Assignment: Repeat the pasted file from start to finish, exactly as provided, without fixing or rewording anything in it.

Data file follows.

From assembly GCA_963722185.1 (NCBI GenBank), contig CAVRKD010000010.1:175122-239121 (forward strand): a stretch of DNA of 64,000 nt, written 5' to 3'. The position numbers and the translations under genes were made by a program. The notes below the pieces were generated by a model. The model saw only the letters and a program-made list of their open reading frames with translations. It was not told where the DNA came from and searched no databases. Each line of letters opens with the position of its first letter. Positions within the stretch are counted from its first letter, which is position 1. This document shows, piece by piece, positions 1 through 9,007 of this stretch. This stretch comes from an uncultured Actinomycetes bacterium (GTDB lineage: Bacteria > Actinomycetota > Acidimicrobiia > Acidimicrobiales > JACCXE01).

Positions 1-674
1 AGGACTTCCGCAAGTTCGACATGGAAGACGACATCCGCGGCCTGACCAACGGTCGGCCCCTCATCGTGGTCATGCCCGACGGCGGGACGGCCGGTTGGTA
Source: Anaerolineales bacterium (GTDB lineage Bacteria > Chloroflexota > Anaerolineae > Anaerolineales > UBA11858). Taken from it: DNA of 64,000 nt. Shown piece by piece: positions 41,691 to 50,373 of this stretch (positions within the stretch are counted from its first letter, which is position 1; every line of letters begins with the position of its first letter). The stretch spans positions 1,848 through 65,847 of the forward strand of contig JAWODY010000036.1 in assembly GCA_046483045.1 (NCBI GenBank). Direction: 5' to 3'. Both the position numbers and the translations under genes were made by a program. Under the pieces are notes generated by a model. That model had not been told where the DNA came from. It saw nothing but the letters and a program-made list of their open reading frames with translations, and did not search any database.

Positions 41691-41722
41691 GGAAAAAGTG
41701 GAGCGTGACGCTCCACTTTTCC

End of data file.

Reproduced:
From assembly GCA_963722185.1 (NCBI GenBank), contig CAVRKD010000010.1:175122-239121 (forward strand): a stretch of DNA of 64,000 nt, written 5' to 3'. The position numbers and the translations under genes were made by a program. The notes below the pieces were generated by a model. The model saw only the letters and a program-made list of their open reading frames with translations. It was not told where the DNA came from and searched no databases. Each line of letters opens with the position of its first letter. Positions within the stretch are counted from its first letter, which is position 1. This document shows, piece by piece, positions 1 through 9,007 of this stretch. This stretch comes from an uncultured Actinomycetes bacterium (GTDB lineage: Bacteria > Actinomycetota > Acidimicrobiia > Acidimicrobiales > JACCXE01).

Positions 1-674
1 AGGACTTCCGCAAGTTCGACATGGAAGACGACATCCGCGGCCTGACCAACGGTCGGCCCCTCATCGTGGTCATGCCCGACGGCGGGACGGCCGGTTGGTA
Source: Anaerolineales bacterium (GTDB lineage Bacteria > Chloroflexota > Anaerolineae > Anaerolineales > UBA11858). Taken from it: DNA of 64,000 nt. Shown piece by piece: positions 41,691 to 50,373 of this stretch (positions within the stretch are counted from its first letter, which is position 1; every line of letters begins with the position of its first letter). The stretch spans positions 1,848 through 65,847 of the forward strand of contig JAWODY010000036.1 in assembly GCA_046483045.1 (NCBI GenBank). Direction: 5' to 3'. Both the position numbers and the translations under genes were made by a program. Under the pieces are notes generated by a model. That model had not been told where the DNA came from. It saw nothing but the letters and a program-made list of their open reading frames with translations, and did not search any database.

Positions 41691-41722
41691 GGAAAAAGTG
41701 GAGCGTGACGCTCCACTTTTCC